A Guide To Writing 5 Paragraph Essays

Here is a guide to writing five paragraph essays. Firstly, you are introduced to why the five paragraph essay is important in a student setting. If you understand the purpose of writing a five paragraph essay beyond getting the information down, then you are better suited to creating a good one. Secondly, this article lists the elements of an essay and how you may approach them.

The hated 5-paragraph essay

Google the term “5 paragraph essay” and you will see lots of articles coming out against them. There are a lot of reasons why they are bad things, but as teaching tools, they do have their benefits. A student is forced to abide by a word count in many cases, and this is partly to help them refine their ideas into a smaller form. It is also to put a limit on how much extraneous information a student gives and stops professors and teachers having to read hundreds of pages every time they set a project. They can be used as good teaching tools.

Why they should be used in schools

It is not so much about teaching them the subject matter, although it happens anyway. It all comes back to limits. A student is not limited by word count. Instead, a student is limited by structure and readability. The structure limit is simple; there are five paragraphs and at least two of them are designated--one for the introduction and one for the conclusion.

Readability is the other limitation, as there is no rule that says you cannot make a paragraph 59,000+ words if you wish. However, it would become harder to read than if a paragraph were (for example) six to ten lines. It is even harder if you are writing content for the Internet as more than four lines starts to become difficult to read.

Readably, structure and limits are a big part of real life, which means that the occasional sprinkling of five paragraph essays is a good thing.

Memorize your essay question and do preliminary

Read your essay question at least two times, and do a little preliminary research to sure-up your ideas. Re-read the essay question as you do your preliminary research and brain storming because it helps you grasp the concept and helps you later during the planning process.


This is the most important element of any essay and it is brushed over by teachers because they are sadists. Well, maybe they aren’t sadists, but it is not drilled into students because they want you to find your own method of writing your essay (or maybe they don’t know the value of the planning portion).

Just to make it clear, anything that happens in life that is not planned is an accident. Bad luck and good luck only exist in the sphere of accidents. People that plan are people that don’t need luck.

How to plan

This is the part you are supposed to figure out yourself, but as a rough guide, you should write a bullet point list of the points you wish to add to your essay. Add a note next to each point for where you may find out more on the subject, such as “page 2-7, OCR textbook.” Put your essay question at the top of your plan, and if there is more than one question, then dedicate your time according to the marks you get for each bit.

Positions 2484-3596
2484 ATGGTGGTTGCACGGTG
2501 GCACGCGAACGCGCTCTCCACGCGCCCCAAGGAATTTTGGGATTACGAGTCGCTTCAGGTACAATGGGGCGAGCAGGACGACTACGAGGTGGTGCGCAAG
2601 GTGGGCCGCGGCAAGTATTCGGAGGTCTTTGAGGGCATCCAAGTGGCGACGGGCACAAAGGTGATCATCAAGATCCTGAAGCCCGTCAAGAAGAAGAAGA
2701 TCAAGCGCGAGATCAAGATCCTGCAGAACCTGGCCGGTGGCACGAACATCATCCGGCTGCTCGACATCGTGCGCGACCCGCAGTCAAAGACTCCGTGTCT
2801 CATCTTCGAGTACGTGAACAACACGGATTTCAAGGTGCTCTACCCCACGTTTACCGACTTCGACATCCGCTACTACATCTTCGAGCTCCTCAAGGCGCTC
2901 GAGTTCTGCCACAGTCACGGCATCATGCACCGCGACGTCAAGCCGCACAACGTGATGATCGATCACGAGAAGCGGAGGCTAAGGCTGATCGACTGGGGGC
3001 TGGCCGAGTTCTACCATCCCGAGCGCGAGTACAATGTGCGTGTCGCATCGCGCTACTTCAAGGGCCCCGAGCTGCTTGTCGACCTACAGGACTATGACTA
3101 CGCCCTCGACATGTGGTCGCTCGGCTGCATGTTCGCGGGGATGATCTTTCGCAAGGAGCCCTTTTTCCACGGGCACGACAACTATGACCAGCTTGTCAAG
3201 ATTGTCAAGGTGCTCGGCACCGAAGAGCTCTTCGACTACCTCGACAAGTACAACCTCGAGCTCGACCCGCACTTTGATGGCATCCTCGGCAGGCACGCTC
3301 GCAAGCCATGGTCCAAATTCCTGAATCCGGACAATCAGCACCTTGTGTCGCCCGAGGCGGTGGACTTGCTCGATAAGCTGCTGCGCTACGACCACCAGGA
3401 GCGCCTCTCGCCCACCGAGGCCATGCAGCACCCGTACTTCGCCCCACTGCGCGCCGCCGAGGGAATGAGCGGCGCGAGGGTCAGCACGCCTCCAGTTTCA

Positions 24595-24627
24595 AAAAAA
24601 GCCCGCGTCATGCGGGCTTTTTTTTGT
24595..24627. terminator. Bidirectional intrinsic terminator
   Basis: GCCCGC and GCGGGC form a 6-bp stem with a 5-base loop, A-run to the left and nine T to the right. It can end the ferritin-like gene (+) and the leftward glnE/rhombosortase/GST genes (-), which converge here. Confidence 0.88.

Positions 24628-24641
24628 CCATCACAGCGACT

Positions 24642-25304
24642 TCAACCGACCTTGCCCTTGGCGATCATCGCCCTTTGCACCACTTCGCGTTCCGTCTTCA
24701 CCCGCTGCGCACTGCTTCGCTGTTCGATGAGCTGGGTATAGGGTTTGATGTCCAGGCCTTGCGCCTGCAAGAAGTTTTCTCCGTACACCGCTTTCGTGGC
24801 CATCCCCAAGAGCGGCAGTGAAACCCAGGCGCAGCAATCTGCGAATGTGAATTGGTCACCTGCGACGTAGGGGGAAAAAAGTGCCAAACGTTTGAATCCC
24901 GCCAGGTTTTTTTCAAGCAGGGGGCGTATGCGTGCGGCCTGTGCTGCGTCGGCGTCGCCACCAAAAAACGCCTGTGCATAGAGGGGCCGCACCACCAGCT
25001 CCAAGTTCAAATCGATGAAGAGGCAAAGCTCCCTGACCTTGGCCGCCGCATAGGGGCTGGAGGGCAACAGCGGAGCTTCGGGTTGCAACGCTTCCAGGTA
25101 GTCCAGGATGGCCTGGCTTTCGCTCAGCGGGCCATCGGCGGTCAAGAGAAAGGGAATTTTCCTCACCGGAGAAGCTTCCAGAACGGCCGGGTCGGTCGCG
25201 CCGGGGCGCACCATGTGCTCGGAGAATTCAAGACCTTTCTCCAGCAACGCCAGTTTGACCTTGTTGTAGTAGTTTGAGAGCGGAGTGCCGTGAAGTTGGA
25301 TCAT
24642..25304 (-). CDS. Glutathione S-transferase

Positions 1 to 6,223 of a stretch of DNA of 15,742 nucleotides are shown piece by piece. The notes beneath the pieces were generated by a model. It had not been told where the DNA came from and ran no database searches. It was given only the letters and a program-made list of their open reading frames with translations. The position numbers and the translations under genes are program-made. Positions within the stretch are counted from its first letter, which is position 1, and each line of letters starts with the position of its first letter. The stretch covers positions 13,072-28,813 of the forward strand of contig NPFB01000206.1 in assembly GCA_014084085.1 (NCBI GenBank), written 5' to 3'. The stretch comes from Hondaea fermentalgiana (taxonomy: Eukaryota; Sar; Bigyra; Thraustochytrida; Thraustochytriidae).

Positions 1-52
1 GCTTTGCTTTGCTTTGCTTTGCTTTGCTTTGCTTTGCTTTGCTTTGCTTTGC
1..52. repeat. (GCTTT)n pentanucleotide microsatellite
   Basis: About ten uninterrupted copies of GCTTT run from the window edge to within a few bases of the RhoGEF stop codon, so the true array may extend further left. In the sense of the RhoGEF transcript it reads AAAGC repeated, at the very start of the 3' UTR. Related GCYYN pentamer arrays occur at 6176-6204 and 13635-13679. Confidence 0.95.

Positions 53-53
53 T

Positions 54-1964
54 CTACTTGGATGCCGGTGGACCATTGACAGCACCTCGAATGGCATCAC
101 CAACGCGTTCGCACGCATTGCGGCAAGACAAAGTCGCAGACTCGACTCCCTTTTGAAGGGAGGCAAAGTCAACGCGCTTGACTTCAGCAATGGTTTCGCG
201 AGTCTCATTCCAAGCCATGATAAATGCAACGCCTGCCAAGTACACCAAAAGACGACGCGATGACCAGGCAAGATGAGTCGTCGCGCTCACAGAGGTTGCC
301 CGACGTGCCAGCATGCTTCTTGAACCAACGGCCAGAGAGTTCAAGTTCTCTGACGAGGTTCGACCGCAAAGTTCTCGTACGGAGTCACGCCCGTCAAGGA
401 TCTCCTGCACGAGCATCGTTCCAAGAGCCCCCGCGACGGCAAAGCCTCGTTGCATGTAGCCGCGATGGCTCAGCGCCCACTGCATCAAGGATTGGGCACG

For example, there may be 2 marks for background info, but 10 marks for “why xxxxx,” so obviously dedicate more time and resources to the “why” section of the essay.


Does it have to be as brief as your regular essay introduction? Not at all, it is quite okay to give just a little more background info during the introduction. After all, you are limited through structure and not word count, so giving your introduction and fleshing it out to cover things that may come later is okay.


This needs to be in the introduction paragraph. It is okay to put your thesis in other places on other essays, but with the five-paragraph essay, you have limited options.


You have three paragraphs here, so over-write your paragraphs in pretty simple English. Keep referring back to your plan to be sure you are including all the points you know are going to get you those marks. Once your three paragraphs are done, you need to go over them and refine them. Cut away the rough until you are left with pure gold. Do not be afraid to condense it down so long as it makes sense and you are getting your point across. Do not worry about the impact of your words, as this is not a persuasive essay (unless it is).


If you included all the points from your plan, then concluding should be nothing more than concluding on the bullet points in your plan. Start by referring back to your thesis and then go on to conclude on it using the information in your essay. If you added more points than you originally planned, then conclude on them too and bring it all together. If any part of your essay is going to be slightly too long, then this is the part where it is permissible. Just remember to refine it down when you are done--a little like you did with the body of the essay.

Do not forget that refining the work down to its key points whilst making it understandable is a key skill you will need in your future. Whether you are creating a business proposal to hand over to a sexy advisor at HSBC, or are writing an online article where  you are restricted to under 1000 words, refining your points to keep to limits is an important skill to learn.